Follow these seven steps recommended by MBA Prep School to improve your chances of being accepted by a top program when it comes time for your MBA Application.
If there are red flags in your academic history, the sooner you know about them the better. We suggest that you order your academic transcripts and review them carefully long before the application deadlines. If you wait until it is time to apply, you might discover too late that the 3.1 GPA you remember graduating with was actually a 2.9 – or that you repressed the memory of the “D” you earned in Introduction to Psychology
If you know about problem grades ahead of time, you can take steps to address poor academic performance with additional coursework and/or by tackling professional or non-work projects that require the skills that you might have struggled to master during your university days. Many candidates will try to explain away low grades by claiming that they were immature or did not apply themselves. By taking additional classes and doing well you will have concrete evidence to present that you can handle the academic rigor of an MBA environment, even if your undergraduate grades raise some doubts.
Don’t procrastinate when it comes to taking the Graduate Management Admissions Test (GMAT). You want to have the GMAT and other standardized tests that might be required, such as the TOEFL exam, completed long before application season because you don’t want to have to worry about studying for and taking standardized tests in the final months before the deadlines. As the deadlines approach, you will be holding down a full-time job and devoting serious hours to your essays; there won’t be enough time to study for the GMAT as well.
We recommend that you start a daily journal in the period leading up to the MBA applications. By doing so, you will develop content for your future essays and limber up your "writing muscles" for the MBA application essay-writing marathon ahead.
What should you write about? To create an outstanding application, you will need a clear understanding of your strengths and most significant accomplishments. If an admissions officer were to ask you right now what you’re most passionate about, what your three greatest strengths are, and what accomplishment you are most proud of, would you have an answer ready? Probably not; so those are exactly the kinds of questions you should try to tackle in the safe confines of your Application Journal.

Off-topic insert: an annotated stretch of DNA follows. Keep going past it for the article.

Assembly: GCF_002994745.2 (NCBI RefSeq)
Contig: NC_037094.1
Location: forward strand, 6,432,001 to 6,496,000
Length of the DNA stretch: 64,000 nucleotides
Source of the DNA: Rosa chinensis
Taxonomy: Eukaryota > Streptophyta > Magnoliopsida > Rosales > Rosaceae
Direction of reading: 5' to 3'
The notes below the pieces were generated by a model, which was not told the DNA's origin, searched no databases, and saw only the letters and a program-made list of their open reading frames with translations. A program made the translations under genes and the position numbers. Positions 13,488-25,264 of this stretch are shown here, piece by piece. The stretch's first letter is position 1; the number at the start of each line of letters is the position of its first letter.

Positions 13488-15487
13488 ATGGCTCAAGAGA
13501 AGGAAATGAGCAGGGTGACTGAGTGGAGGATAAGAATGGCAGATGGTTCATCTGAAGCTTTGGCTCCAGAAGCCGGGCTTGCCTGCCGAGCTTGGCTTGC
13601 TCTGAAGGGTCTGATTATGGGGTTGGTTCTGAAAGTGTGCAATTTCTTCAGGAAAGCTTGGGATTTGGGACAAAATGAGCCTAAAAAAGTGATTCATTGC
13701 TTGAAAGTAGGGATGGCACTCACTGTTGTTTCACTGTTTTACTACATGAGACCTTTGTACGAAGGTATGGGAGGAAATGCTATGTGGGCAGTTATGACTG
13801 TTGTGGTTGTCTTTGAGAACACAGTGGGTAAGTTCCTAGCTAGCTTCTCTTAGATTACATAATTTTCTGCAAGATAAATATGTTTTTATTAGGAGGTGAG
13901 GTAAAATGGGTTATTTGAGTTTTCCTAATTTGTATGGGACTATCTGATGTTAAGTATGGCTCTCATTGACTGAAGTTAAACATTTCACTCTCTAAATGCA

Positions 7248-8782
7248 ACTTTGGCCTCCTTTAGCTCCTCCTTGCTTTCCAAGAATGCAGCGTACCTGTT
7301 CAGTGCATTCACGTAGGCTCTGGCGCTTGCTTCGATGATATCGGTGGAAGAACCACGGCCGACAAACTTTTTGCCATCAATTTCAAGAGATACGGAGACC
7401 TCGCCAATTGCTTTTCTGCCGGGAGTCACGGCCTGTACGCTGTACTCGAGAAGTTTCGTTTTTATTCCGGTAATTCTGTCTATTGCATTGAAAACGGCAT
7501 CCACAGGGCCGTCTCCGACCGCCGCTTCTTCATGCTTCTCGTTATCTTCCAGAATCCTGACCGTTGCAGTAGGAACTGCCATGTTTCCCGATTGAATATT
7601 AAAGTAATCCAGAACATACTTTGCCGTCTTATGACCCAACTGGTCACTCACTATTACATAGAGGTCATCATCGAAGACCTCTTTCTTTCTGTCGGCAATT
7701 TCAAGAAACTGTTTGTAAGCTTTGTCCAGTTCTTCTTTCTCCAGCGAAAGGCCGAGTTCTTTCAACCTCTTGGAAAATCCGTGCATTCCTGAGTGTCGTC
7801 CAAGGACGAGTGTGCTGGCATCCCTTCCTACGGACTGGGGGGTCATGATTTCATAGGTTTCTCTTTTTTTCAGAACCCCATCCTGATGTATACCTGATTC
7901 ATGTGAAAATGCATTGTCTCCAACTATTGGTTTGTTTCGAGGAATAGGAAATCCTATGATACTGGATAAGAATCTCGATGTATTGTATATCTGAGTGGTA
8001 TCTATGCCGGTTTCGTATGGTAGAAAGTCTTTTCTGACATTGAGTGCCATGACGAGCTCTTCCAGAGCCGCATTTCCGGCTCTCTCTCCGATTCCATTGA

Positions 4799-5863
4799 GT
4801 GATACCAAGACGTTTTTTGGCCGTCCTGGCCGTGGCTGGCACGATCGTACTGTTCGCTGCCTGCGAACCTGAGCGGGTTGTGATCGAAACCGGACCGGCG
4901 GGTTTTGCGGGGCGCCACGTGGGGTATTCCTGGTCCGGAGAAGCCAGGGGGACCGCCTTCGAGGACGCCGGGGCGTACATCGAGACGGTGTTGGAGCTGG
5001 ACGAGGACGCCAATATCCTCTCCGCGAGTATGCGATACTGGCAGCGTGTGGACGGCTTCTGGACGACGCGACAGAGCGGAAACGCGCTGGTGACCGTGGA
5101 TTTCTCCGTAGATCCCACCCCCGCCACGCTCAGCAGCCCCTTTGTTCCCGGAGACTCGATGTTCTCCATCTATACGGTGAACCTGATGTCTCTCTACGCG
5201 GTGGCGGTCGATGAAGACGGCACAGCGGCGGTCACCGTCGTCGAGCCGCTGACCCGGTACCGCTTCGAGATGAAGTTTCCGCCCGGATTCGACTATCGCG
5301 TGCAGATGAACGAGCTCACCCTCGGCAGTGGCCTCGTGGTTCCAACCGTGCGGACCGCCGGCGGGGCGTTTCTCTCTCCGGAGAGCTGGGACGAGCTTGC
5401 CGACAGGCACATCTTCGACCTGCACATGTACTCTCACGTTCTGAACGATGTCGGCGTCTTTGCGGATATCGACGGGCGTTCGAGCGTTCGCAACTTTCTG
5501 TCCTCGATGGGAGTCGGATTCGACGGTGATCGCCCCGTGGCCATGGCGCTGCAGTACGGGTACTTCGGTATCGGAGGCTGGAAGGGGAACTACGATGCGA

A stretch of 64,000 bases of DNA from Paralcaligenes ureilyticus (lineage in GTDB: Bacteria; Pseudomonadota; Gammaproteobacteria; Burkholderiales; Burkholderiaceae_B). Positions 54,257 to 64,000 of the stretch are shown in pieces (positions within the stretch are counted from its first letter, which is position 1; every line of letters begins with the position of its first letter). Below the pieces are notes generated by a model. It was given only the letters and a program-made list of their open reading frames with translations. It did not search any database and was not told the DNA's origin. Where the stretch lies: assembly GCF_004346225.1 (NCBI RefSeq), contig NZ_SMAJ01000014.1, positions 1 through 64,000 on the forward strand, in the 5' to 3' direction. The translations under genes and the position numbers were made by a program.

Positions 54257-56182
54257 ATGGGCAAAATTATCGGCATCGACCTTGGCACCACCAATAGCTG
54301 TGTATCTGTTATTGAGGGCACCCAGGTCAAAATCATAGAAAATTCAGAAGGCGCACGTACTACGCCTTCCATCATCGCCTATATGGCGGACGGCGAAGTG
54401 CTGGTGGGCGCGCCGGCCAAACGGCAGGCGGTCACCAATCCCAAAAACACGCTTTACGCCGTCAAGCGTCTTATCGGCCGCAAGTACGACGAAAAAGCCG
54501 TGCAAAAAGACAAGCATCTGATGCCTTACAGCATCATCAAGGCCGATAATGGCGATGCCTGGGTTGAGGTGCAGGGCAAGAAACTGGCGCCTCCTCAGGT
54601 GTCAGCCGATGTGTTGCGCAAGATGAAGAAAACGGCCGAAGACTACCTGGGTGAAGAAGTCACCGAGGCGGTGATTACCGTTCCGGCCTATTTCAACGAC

Pretend you are an admission officer reviewing your future MBA application. What weaknesses in your profile would you point to as reasons not to accept you: Poor grades? A spotty resume? A lack of community service leadership?
Don’t just write yourself off for a top-tier MBA program because you have a few shortcomings in your profile. Instead, take steps now to address potential weaknesses: Poor grades? Take a college level course. A spotty resume? Push yourself harder at work. No community service leadership? Find an organization today and volunteer to help them address an unmet need and then recruit others to join your team.
Just about every school you apply to is going to ask you about your career goals; so you’ll want to start your career planning work long before it’s time to sit down to write your career goals essays. If your short-term and long-term career goals are already clear to you, great! If not, start your career planning work well in advance of the application period.
Reading magazines and surfing the internet is a great way to explore new career paths, but the best way is to reach out to MBAs in a field you are interested in to ask them about the path they followed. You will learn a great deal about what it will take to succeed and be much better prepared when it comes time to write the career goals essay that most MBA applications require.
Relationship building is another step in the application process that needs to start long before it is time to ask for reference letters. Most schools will require you to submit two or three recommendation letters from people you have worked for directly. Can you name three people right now who would happily write a letter to a business school professing that you’re in the top 10% of all of the people they have ever managed?
If you want to go to a top-tier school, you’re going to need two to three reference letters that say exactly that. Our belief is that if you start thinking about building these relationships with your superiors now, you’ll have had the opportunity to be of service to the people you want to write your recommendation letters long before you ask them to be of help to you.
If you plan to apply in Round 1, then you should visit your target schools in the academic year prior to applying so you can visit the MBA programs while students are in session.
To learn more about what you can do to strengthen your candidacy and increase your chances of earning an acceptance letter from a top business school, please visit MBA Prep School. MBA Prep School has a suite of powerful on-demand videos and web-based tools that will help you build an outstanding application and realize your dream of attending one of the top business schools.